From WikiProjectMed
Jump to navigation Jump to search
Monoclonal antibody
TypeWhole antibody
Clinical data
Other namesCC49
ATC code
CAS Number
  • none
 ☒NcheckY (what is this?)  (verify)

Minretumomab (CC49) is a mouse monoclonal antibody[1] that was designed for the treatment of cancers that express the TAG-72 antigen. This includes breast, colon, lung, and pancreatic cancers.[2][3] Apparently, it never got past Phase I clinical trials for this purpose.[4]


A wide range of derivatives has been used in pharmaceutical research. Examples include chimeric[5] and humanized minretumomab,[6] as well as a fusion protein of a minretumomab single-chain variable fragment and the enzyme beta-lactamase.[7]


Iodine (125I) minretumomab is an iodine-125 radiolabelled derivative that was developed for the detection of tumours in radioimmunoassays such as CA 72-4.[8]

Radiolabelled minretumomab has also been tested for the treatment of solid tumours, but without success. Iodine (131I) and lutetium (177Lu) minretumomab, for example, were shown to induce human anti-mouse antibodies; no tumour response was observed in Phase I and II clinical trials.[5]


  1. ^ "International Nonproprietary Names for Pharmaceutical Substances (INN)" (PDF). WHO Drug Information. 13 (3). 1999.
  2. ^ "TAG-72 antigen". NCI Dictionary of Cancer Terms. National Cancer Institute. 2011-02-02.
  3. ^ Scott AM, Wolchok JD, Old LJ (March 2012). "Antibody therapy of cancer". Nature Reviews. Cancer. 12 (4): 278–87. doi:10.1038/nrc3236. PMID 22437872. S2CID 205469234.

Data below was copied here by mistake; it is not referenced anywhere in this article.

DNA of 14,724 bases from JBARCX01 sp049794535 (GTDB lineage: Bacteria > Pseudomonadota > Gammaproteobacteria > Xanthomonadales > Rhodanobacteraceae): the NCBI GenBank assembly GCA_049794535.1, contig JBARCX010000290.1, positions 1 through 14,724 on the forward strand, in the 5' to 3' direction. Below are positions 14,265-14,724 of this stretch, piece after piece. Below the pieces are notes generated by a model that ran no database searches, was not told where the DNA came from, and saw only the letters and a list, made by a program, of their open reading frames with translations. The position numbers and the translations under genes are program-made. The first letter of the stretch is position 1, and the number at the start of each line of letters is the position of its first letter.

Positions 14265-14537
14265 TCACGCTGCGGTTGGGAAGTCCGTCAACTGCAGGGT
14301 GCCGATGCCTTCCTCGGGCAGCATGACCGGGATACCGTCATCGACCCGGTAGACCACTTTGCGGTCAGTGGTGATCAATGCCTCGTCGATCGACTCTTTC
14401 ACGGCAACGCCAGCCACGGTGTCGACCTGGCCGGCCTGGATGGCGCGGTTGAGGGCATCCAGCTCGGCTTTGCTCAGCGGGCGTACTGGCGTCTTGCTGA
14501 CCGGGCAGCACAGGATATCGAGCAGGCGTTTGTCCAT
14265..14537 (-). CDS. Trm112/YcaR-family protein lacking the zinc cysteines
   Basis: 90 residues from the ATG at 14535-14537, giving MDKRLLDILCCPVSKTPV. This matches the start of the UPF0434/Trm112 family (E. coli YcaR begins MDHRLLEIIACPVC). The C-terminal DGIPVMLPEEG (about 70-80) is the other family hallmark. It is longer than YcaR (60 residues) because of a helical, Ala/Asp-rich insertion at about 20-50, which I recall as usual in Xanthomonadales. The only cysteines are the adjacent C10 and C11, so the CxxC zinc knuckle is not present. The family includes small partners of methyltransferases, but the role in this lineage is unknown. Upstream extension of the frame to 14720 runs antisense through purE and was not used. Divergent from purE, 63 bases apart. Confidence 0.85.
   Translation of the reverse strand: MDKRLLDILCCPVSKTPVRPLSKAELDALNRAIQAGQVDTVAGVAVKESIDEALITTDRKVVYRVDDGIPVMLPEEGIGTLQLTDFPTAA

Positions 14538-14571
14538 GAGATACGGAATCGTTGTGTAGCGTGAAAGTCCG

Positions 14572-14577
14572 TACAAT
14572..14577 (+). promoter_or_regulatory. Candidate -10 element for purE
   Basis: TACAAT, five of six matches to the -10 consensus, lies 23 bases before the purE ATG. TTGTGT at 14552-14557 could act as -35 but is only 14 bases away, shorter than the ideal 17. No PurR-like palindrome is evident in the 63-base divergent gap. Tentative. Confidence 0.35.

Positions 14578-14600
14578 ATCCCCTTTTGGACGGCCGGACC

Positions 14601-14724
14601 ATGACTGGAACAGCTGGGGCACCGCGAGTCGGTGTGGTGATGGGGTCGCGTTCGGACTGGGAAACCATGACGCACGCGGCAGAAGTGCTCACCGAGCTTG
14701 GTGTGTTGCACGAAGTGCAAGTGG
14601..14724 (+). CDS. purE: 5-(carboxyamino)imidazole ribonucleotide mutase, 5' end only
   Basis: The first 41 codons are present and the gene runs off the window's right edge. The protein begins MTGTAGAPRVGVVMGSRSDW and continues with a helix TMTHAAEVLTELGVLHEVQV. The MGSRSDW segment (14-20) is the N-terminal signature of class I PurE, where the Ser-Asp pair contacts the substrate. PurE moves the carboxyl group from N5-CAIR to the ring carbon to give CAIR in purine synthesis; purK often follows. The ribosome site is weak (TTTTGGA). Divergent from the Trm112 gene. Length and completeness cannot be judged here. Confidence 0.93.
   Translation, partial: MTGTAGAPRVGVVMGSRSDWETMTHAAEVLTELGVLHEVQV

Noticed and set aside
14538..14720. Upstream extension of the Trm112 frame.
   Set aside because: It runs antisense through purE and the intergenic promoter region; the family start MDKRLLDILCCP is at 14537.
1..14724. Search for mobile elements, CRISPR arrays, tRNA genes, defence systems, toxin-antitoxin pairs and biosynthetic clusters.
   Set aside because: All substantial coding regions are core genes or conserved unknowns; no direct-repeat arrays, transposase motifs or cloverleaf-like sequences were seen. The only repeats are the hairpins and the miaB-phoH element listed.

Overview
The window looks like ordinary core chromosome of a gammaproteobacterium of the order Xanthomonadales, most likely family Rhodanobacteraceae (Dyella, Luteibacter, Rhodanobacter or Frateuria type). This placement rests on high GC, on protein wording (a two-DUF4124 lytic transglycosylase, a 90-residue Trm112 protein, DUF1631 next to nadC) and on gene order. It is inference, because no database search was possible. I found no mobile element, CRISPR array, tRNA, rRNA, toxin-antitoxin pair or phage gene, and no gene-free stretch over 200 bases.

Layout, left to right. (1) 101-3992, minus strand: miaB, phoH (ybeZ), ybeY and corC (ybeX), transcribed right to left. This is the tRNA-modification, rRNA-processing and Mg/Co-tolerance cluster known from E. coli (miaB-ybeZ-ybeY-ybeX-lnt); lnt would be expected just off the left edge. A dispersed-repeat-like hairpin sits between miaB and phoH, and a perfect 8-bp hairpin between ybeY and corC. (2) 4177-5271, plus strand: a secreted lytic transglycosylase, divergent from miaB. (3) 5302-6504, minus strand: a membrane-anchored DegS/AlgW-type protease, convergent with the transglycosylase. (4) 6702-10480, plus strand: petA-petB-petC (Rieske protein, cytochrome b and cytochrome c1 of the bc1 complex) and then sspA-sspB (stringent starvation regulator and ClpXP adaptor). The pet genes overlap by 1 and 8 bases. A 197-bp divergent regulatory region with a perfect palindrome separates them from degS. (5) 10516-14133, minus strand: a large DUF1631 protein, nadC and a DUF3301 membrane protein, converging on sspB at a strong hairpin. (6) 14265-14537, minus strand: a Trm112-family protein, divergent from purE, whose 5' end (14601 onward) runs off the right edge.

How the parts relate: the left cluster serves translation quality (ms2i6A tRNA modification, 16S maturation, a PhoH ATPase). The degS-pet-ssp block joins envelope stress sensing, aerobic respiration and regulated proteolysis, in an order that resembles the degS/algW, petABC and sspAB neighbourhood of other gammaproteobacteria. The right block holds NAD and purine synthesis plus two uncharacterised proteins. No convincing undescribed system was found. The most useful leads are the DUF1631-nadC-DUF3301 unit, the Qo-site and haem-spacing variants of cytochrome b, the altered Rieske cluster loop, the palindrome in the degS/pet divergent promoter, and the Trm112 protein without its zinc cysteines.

4. ^ "Studies found for: CC49". ClinicalTrials.gov.
  5. ^ a b Trahan Rieger P, ed. (2001). Biotherapy (2nd ed.). Jones and Bartlett. pp. 334–335. ISBN 0-7637-1428-3.
  6. ^ Milenic DE, Brady ED, Garmestani K, Albert PS, Abdulla A, Brechbiel MW (February 2010). "Improved efficacy of alpha-particle-targeted radiation therapy: dual targeting of human epidermal growth factor receptor-2 and tumor-associated glycoprotein 72". Cancer. 116 (4 Suppl): 1059–66. doi:10.1002/cncr.24793. PMC 4498458. PMID 20127951.
  7. ^ Alderson RF, Toki BE, Roberge M, Geng W, Basler J, Chin R, et al. (2006). "Characterization of a CC49-based single-chain fragment-beta-lactamase fusion protein for antibody-directed enzyme prodrug therapy (ADEPT)". Bioconjugate Chemistry. 17 (2): 410–8. doi:10.1021/bc0503521. PMID 16536473.
  8. ^ Guadagni F, Roselli M, Cosimelli M, Spila A, Cavaliere F, Tedesco M, et al. (November 1996). "Correlation between tumor-associated glycoprotein 72 mucin levels in tumor and serum of colorectal patients as measured by the quantitative CA 72-4 immunoassay". Cancer Research. 56 (22): 5293–8. PMID 8912871.